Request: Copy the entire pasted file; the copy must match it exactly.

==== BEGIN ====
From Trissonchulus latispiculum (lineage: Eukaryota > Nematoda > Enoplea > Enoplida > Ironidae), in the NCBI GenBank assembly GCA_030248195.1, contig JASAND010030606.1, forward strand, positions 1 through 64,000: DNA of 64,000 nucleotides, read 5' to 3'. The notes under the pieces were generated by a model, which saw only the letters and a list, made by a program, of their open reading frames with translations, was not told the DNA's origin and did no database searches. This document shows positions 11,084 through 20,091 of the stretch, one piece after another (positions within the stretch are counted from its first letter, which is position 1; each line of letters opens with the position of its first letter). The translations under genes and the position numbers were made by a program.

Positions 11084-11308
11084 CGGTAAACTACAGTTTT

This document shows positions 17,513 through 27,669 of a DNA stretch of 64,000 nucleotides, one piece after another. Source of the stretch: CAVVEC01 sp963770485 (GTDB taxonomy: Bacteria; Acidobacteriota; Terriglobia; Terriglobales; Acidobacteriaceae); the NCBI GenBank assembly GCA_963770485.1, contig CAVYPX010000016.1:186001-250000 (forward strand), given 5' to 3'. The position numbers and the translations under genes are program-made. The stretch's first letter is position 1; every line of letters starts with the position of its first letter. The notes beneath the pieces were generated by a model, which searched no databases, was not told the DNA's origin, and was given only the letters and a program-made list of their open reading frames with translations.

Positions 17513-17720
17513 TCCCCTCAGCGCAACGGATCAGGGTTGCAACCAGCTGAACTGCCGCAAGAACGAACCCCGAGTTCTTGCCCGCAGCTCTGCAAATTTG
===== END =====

From Trissonchulus latispiculum (lineage: Eukaryota > Nematoda > Enoplea > Enoplida > Ironidae), in the NCBI GenBank assembly GCA_030248195.1, contig JASAND010030606.1, forward strand, positions 1 through 64,000: DNA of 64,000 nucleotides, read 5' to 3'. The notes under the pieces were generated by a model, which saw only the letters and a list, made by a program, of their open reading frames with translations, was not told the DNA's origin and did no database searches. This document shows positions 11,084 through 20,091 of the stretch, one piece after another (positions within the stretch are counted from its first letter, which is position 1; each line of letters opens with the position of its first letter). The translations under genes and the position numbers were made by a program.

Positions 11084-11308
11084 CGGTAAACTACAGTTTT

This document shows positions 17,513 through 27,669 of a DNA stretch of 64,000 nucleotides, one piece after another. Source of the stretch: CAVVEC01 sp963770485 (GTDB taxonomy: Bacteria; Acidobacteriota; Terriglobia; Terriglobales; Acidobacteriaceae); the NCBI GenBank assembly GCA_963770485.1, contig CAVYPX010000016.1:186001-250000 (forward strand), given 5' to 3'. The position numbers and the translations under genes are program-made. The stretch's first letter is position 1; every line of letters starts with the position of its first letter. The notes beneath the pieces were generated by a model, which searched no databases, was not told the DNA's origin, and was given only the letters and a program-made list of their open reading frames with translations.

Positions 17513-17720
17513 TCCCCTCAGCGCAACGGATCAGGGTTGCAACCAGCTGAACTGCCGCAAGAACGAACCCCGAGTTCTTGCCCGCAGCTCTGCAAATTTG